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Why It Best Penguins DON’T Tank This Year



Mike Sullivan behind Penguins bench

The Pittsburgh Penguins are potentially three points out of a playoff spot. Three. Go ahead and read that, re-read that, and try not to flame the comments section with a litany of anger and disgust.

This season has been an exercise in the obnoxious. Every Penguins opportunity has been met with an odd derision and rejection, often on the ice, but always on social media, too.

And so, again, the Penguins trail the Philadelphia Flyers by seven points with two games in hand. No, you don’t have to comment or rage that Jeff Carter was in the lineup, or that Mike Sullivan won’t play young players (despite a handful or more being in the lineup already), or that Tristan Jarry is a terrible goalie, or that the Penguins should trade everyone including the dirty socks, or that the Erik Karlsson trade was a terrible idea.

I heard you the first six billion times.

Now, to the point. It behooves the Penguins to win every game they can for the remainder of the season. Every single one. Do not tank. Do not try for a better draft pick.


Because next season has a good chance of being worse. Statistically, it is likely the Penguins will be worse.

How will the Penguins improve in 2024-25 with 37-year-old Sidney Crosby and Kris Letang, 38-year-old Evgeni Malkin, 34-year-old Erik Karlsson, and even 31-year-old Bryan Rust?

Penguins president of hockey operations/GM Kyle Dubas will have some money this offseason, but the odds of turning this ship around are longer than they are for getting worse.

The Penguins owe the San Jose Sharks a first-round pick this year or next. If they get the 10th pick this year, it’s protected from the Sharks as part of the Karlsson trade, and the Penguins will automatically lose their first pick next year.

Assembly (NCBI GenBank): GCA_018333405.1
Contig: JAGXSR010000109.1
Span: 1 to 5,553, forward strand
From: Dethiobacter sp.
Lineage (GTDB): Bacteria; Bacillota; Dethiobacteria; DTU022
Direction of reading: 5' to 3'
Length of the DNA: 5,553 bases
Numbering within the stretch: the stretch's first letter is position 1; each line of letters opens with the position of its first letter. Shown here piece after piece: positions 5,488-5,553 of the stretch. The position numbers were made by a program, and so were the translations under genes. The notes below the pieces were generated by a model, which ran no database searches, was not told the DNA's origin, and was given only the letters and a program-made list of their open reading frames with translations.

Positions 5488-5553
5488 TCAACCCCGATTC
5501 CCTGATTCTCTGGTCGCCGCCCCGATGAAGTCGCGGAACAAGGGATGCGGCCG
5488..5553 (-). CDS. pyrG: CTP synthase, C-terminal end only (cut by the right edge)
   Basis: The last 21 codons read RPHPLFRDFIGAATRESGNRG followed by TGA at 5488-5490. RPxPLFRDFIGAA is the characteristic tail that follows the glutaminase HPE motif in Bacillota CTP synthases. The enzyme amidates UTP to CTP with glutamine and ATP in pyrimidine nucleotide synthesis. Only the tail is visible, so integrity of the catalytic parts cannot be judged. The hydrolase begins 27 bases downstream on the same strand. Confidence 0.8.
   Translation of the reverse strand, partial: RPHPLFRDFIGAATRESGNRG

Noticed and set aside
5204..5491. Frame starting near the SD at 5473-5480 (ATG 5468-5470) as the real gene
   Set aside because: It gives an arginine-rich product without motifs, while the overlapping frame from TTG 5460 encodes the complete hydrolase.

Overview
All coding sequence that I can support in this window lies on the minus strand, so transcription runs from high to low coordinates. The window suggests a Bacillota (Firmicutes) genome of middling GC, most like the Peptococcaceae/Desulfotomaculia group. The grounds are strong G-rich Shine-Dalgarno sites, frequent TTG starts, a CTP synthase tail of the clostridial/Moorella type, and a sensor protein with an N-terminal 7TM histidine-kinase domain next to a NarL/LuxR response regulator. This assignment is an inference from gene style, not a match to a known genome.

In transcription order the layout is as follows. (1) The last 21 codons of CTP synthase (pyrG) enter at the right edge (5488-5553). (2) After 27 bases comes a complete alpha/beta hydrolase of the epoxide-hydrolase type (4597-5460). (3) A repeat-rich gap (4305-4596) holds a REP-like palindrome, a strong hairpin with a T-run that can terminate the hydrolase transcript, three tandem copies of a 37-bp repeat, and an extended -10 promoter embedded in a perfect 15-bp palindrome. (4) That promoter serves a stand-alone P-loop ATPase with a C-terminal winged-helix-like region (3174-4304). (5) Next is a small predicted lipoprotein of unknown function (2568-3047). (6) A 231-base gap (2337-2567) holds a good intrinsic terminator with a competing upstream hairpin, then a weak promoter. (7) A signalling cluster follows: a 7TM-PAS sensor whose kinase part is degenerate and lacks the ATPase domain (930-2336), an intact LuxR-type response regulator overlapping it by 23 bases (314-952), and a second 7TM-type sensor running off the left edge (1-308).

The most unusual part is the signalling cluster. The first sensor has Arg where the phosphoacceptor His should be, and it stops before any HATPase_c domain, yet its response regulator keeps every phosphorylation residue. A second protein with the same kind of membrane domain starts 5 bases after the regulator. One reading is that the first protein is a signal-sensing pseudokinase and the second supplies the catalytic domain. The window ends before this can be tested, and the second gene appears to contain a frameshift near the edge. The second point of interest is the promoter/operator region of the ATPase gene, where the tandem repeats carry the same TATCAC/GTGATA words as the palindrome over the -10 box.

No good.

Let’s put some cold logic to the situation with some hockey insider chatter. The 2024 NHL Draft is often seen as an array of prospects who will be selected ahead of slot in comparison to players in past drafts. There does not seem to be a talented Zach Benson who will be hanging around at 13th or a Lane Hutson to be snagged early in the second round.

Draftniks are a bit bearish when discussing the full 2024 Draft, with the exception of presumptive first-overall pick Macklin Celebrini, though he’s not necessarily a franchise savior either.

Experts that PHN communicates with already believe the 2025 Draft will be deeper with equal top-end talent.

And that’s why should the Pittsburgh Penguins should not tank but try to win every game. First, why not try to make the playoffs, recoup millions in revenue, give younger players the experience and exposure to the intense postseason, and take your shot at the Stanley Cup, no matter how long the odds?

Second, and more importantly is for the logical folks who are concerned with the future. Since the 2025 class is projected to be better, and the Penguins are projected to be worse, they are likely to have a better pick in 2025, thus

So, if the Penguins can actually make a little run at the playoffs and get a draft pick in the teens, it makes perfect sense to pass that pick onto San Jose and project from the very possible, if not predictable, crater next season.

If you do want the Penguins to get the best prospect over the next two seasons, root for them to win now because history suggests next year might be ugly, and the Penguins have a true lottery pick with solid odds for the top-five pick.

And even if they middle again next year, they’ll likely get a better player than they would at the 2024 NHL Draft.

You may now return to overwhelming the social media platforms with the hope of dire results, demands for decimation, and more losses.